public class ParticleBatch2 implements ParticleBatch {
   
   // list of alive particles
  private List<Particle> aliveParticles;
   
   // list of dead particles
  private List<Particle> deadParticles;
   
   // list of all states
  private List<ParticleState> states;
   
   // constructor
  public ParticleBatch2(final int particlesNum) {
      aliveParticles = new ArrayList<Particle>();
      deadParticles = new ArrayList<Particle>();
     
      states = new ArrayList<ParticleState>();
     
      // initially all our particles are dead - add them to the dead list
     for (int i = 0; i < particlesNum; i++) {
         deadParticles.add(new Particle2());
      }
   }

   // update the states of the particles
  public void update(final float deltaTime) {
      // first we update the particles
     final Iterator<ParticleState> uit = states.iterator();
     
      // update our alive particles
     while (uit.hasNext()) {
         uit.next().update(aliveParticles, deltaTime);
      }
     
      // check to see if particles have died yet
     for (int i = 0; i < aliveParticles.size(); i++) {
         final Particle p = aliveParticles.get(i);
         
         if (!p.isAlive()) {
            // if no longer alive - add to dead list and remove from alive list
           
            deadParticles.add(aliveParticles.remove(i));
         }
      }
     
      // get iterator for dead particles
     if (!deadParticles.isEmpty()) {
         final Iterator<ParticleState> dit = states.iterator();
         
         // update our alive particles
        while (dit.hasNext()) {
            dit.next().reset(deadParticles);
         }
      }
     
      // dead list has been updated - particles reset - readd to alive list for next update
     aliveParticles.addAll(deadParticles);
     
      // clear the dead particles
     deadParticles.clear();
   }

   // render the particles - it is assumed that Renderer is implemented by user
  // actual implementation may be different, same idea
  public void render(final Renderer renderer) {
     
      // get an iterator
     final Iterator<Particle> it = aliveParticles.iterator();
     
      // while we still have alive particles
     while (it.hasNext()) {
         final Particle p = it.next();
         
         // draw a Quad with particle dimensions width and height at particle position
        renderer.renderQuad(p.getDimentions().x, p.getDimentions().y, p.getPosition());
      }
   }

   // add a state to this batch
  public void addState(final ParticleState state) {
      if (state != null) {
         states.add(state);
      }
   }

   // start our particle batch
  public void start() {
      final Iterator<ParticleState> it = states.iterator();
     
      while (it.hasNext()) {
         it.next().start(deadParticles);
      }
     
      // updated - add to alive list
     aliveParticles.addAll(deadParticles);
     
      // clean the dead Particle list
     deadParticles.clear();
   }
}


You may question my naming schemes right about now. ParticleBatch2 is for 2D Particle Batching, same with Particle2. So a 3D variant would be called ParticleBatch3 and Particle3 which may or may not have extra functionality.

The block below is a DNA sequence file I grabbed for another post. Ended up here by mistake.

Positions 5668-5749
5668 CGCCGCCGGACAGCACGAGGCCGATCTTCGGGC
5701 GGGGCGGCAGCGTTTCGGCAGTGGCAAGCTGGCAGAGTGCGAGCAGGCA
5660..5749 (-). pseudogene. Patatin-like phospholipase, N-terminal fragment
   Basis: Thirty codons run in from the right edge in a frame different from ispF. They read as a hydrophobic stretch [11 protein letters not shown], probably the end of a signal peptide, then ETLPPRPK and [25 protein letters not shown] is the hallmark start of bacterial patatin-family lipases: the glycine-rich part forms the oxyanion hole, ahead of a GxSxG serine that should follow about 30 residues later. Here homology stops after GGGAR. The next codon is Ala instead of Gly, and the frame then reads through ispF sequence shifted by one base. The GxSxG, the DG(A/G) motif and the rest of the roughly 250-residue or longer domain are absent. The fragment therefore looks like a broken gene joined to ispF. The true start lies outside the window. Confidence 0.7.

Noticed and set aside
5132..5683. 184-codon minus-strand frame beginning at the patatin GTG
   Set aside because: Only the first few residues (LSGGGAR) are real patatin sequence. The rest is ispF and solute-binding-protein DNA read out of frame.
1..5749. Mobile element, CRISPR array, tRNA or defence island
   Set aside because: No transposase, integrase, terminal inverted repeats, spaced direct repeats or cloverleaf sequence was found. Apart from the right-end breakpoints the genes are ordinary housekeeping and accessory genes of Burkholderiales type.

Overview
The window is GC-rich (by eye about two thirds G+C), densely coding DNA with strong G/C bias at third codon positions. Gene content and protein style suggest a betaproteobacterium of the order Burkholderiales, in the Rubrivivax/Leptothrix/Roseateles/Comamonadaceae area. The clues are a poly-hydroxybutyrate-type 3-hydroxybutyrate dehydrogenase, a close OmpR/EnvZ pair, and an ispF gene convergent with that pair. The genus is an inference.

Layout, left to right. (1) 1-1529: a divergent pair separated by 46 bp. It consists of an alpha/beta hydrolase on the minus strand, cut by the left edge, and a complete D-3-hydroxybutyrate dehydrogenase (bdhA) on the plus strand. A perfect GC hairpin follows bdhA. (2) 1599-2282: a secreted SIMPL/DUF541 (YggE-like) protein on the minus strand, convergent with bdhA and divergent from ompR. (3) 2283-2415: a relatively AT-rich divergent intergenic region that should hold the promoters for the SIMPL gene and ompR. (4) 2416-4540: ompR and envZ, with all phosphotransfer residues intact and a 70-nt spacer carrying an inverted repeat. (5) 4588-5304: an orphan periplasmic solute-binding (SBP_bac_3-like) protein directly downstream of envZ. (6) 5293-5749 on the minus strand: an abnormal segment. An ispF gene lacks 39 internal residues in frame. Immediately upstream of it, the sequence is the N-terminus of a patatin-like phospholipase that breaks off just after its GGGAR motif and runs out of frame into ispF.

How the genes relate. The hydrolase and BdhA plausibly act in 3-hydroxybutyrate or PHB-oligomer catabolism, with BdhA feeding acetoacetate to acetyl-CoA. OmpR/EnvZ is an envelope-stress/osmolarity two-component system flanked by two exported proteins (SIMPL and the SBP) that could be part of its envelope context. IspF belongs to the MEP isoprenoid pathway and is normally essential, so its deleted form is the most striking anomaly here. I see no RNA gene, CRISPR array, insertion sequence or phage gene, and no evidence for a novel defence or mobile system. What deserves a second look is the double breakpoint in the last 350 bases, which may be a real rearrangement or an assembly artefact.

I'll try to dissect this class as much as possible. ParticleBatch2 takes an argument that is the amount of particles it is meant to hold. It has 3 lists, one for alive particles, one for dead particles and another for the execution states.

Everything is fairly clear, the main thing happens at the update() function. Lets dissect it a little bit.

First our update function updates our particles
It then checks to see if any particles have died after the update – if they have, they are removed from the alive list and added to the dead list.
The dead list is then reset according to the states and all contents of dead list are re-added to the alive list. - these newly reset particles will execute as normal in next update() call.

So right about now, if you understand my design, you should already visualise of what I’m attempting, if not, then there is some confusion as to how this thing works. Like I mentioned before, all the magic happens in the states which can be programmed to do.... well, whatever you want them to do! I've pre-implemented 3 states for creating a "rain" effect.

The States are below

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// used to spread the particles a bit, we don't want them all in one place!
public class ParticleSpread implements ParticleState {

   // where the particle will spawn
  final Point minMaxX;
   final Point minMaxY;
   
   // a random number generator
  final RandomGenerator rand;
   
   public ParticleSpread(final Point minMaxX, final Point minMaxY) {
      this.minMaxX = new Point(minMaxX);
      this.minMaxY = new Point(minMaxY);
      rand = new RandomGenerator();
   }
   
   public void start(List<Particle> particles) {
      final Iterator<Particle> it = particles.iterator();
     
      // while we still have particles
     while (it.hasNext()) {
         final Particle p = it.next();
         
         // we want to reset the position of particle to spawn point
        p.getSpawnPoint().x = rand.randf(minMaxX.x, minMaxX.y);
         p.getSpawnPoint().y = rand.randf(minMaxY.x, minMaxY.y);
      }
   }

   public void update(List<Particle> particles, float deltaTime) {
      // ignored
  }

   public void reset(List<Particle> particles) {
      start(particles);
   }
}